Turn and Fight – Army Combatives in MMA

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Army Combatives turns soldiers into fighters on the battlefield and in the cage.

When Tim Kennedy found out he’d be making his Octagon debut against jiu-jitsu ace Roger Gracie, he asked himself who was best suited to help him get ready. Without question, his longtime coaches Greg Jackson and Mike Winkeljohn would train and corner him at UFC 162, giving him advice for which they’re so renowned. His friend Nick Palmisciano from Ranger Up and his wife would be providing moral support. But who would guide him when he wasn’t in Albuquerque, NM, getting in rounds? Who should help him at home in Austin, TX, when he began the slog toward peak fight condition?

Should he choose a striking guru so that he could KO the Brazilian before they hit the mat? Should he fly in a Division-I wrestler so his sprawl might be invincible? Should he just call Steven Seagal? Many of his eventual picks were what you’d expect, but he also chose one you might not—Army combatives instructor Kristopher Perkins, who’d never before been a part of a UFC fight camp.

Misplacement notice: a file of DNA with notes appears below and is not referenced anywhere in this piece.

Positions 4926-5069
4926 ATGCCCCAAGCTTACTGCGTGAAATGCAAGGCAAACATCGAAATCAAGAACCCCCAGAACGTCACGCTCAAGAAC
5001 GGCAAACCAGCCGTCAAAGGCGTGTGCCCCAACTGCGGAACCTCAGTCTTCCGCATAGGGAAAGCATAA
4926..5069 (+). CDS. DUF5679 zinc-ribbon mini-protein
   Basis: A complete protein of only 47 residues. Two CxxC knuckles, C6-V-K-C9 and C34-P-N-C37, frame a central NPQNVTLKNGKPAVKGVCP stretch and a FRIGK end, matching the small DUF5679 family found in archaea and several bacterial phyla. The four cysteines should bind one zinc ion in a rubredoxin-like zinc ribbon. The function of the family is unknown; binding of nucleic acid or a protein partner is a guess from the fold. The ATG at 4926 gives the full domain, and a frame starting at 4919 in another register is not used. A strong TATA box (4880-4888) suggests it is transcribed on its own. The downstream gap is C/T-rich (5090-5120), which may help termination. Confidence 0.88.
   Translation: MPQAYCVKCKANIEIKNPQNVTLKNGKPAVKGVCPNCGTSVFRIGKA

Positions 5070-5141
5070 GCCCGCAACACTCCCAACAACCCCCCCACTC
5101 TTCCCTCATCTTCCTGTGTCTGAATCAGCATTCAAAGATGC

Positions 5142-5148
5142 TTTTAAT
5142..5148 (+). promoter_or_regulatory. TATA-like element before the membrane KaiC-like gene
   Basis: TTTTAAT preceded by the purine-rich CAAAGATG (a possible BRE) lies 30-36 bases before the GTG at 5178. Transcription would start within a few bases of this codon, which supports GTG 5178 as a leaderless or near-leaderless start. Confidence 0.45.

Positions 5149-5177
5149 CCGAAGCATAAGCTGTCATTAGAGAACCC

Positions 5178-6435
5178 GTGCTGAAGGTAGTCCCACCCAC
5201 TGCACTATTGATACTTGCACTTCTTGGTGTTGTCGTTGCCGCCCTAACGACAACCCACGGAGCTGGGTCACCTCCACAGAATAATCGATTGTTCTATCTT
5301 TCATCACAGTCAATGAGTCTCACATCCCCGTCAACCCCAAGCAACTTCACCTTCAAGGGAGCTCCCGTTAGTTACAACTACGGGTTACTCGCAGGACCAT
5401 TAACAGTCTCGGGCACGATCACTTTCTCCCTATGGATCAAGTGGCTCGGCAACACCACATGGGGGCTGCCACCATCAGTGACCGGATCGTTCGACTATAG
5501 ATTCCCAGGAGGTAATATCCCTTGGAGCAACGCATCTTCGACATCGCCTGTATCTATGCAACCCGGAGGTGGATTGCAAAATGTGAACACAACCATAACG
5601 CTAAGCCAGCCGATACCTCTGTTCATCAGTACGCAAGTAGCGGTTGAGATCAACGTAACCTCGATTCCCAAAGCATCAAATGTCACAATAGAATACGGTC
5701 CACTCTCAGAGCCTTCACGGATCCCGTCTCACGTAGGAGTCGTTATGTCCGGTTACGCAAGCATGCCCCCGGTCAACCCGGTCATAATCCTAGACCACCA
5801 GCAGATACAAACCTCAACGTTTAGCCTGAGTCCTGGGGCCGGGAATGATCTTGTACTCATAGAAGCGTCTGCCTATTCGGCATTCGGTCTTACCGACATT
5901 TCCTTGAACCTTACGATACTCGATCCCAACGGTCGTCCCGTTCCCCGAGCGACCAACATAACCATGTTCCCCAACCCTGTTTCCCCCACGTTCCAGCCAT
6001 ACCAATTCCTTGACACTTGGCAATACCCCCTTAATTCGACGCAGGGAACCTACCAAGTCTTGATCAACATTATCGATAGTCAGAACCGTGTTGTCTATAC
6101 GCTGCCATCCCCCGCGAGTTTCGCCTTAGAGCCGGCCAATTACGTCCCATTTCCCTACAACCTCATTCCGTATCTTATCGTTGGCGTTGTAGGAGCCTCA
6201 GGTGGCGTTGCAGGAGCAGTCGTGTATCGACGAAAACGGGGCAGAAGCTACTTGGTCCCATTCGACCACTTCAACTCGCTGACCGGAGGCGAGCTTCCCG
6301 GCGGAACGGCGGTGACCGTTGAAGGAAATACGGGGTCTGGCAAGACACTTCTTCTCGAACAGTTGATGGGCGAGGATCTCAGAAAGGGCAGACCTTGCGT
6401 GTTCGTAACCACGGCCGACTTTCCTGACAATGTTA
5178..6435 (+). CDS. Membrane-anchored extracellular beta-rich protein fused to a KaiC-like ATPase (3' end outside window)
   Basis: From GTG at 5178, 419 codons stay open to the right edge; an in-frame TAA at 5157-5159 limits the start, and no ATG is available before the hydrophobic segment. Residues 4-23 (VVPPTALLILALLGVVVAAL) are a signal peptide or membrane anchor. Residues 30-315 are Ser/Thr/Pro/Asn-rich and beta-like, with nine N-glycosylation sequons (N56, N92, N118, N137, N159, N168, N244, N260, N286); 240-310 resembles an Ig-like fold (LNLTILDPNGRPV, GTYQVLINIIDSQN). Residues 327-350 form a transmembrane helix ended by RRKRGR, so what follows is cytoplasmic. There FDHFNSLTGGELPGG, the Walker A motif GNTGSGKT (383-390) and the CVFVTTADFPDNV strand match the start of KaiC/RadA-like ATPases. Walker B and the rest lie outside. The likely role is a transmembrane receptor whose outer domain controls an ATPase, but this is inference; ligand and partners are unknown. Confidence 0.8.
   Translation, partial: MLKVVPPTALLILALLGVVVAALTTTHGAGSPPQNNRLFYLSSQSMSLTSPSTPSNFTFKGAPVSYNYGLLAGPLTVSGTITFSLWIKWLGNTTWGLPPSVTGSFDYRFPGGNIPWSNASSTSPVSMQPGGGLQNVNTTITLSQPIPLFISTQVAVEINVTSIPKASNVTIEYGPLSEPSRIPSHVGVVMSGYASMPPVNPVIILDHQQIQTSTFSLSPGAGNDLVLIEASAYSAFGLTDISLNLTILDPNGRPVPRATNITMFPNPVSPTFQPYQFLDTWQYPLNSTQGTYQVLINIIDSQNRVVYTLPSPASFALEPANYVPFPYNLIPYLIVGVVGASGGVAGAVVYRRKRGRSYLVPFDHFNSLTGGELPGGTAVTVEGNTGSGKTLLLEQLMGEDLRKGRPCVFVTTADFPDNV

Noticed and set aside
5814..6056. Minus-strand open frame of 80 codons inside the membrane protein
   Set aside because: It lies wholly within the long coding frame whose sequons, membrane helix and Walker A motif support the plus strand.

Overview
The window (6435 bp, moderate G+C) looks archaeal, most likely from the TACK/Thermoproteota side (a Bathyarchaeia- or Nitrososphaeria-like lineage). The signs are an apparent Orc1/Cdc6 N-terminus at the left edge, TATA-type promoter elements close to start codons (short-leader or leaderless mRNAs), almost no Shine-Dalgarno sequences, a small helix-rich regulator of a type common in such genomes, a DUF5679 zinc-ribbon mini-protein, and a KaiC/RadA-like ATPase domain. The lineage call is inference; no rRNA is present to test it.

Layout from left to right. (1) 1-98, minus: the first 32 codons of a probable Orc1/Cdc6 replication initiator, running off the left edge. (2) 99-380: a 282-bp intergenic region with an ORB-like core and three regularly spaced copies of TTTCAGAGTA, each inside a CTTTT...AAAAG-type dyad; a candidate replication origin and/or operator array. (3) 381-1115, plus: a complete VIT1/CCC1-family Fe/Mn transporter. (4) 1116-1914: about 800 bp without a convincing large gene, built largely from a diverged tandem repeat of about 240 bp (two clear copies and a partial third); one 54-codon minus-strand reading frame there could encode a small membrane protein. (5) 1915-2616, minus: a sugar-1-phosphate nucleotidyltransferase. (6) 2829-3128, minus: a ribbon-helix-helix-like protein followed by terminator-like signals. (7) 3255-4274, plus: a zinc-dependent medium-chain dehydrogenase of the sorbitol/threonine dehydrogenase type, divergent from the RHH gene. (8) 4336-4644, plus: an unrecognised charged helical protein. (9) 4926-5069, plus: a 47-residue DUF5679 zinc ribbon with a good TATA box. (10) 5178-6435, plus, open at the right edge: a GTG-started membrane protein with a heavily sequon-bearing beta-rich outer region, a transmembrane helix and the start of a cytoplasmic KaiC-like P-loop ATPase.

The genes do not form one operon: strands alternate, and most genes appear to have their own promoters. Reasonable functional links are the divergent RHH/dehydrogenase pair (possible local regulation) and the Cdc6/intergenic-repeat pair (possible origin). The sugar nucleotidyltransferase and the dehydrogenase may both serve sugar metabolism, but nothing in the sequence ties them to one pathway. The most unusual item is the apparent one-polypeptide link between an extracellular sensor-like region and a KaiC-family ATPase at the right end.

Just about everyone knows Kennedy is a soldier first and foremost—an Army Ranger, Green Beret, and sniper. As an MMA fighter, he’s aligned himself closely with Jackson and Winkeljohn’s squad. Perhaps that’s why Perkins was surprised to get an invitation from Kennedy, although it made sense once his friend and colleague explained the decision.

“In Army combatives, our soldiers’ hand-to-hand incidents were happening inside small rooms,” says Perkins. “This requires the soldier to know how to take someone down where a wall is involved in the scenario. This is why our wall takedowns have advanced. We have been evaluating and training this portion of the fight for a long time. It naturally crosses into MMA takedowns against the cage, and Tim wanted to utilize that idea.”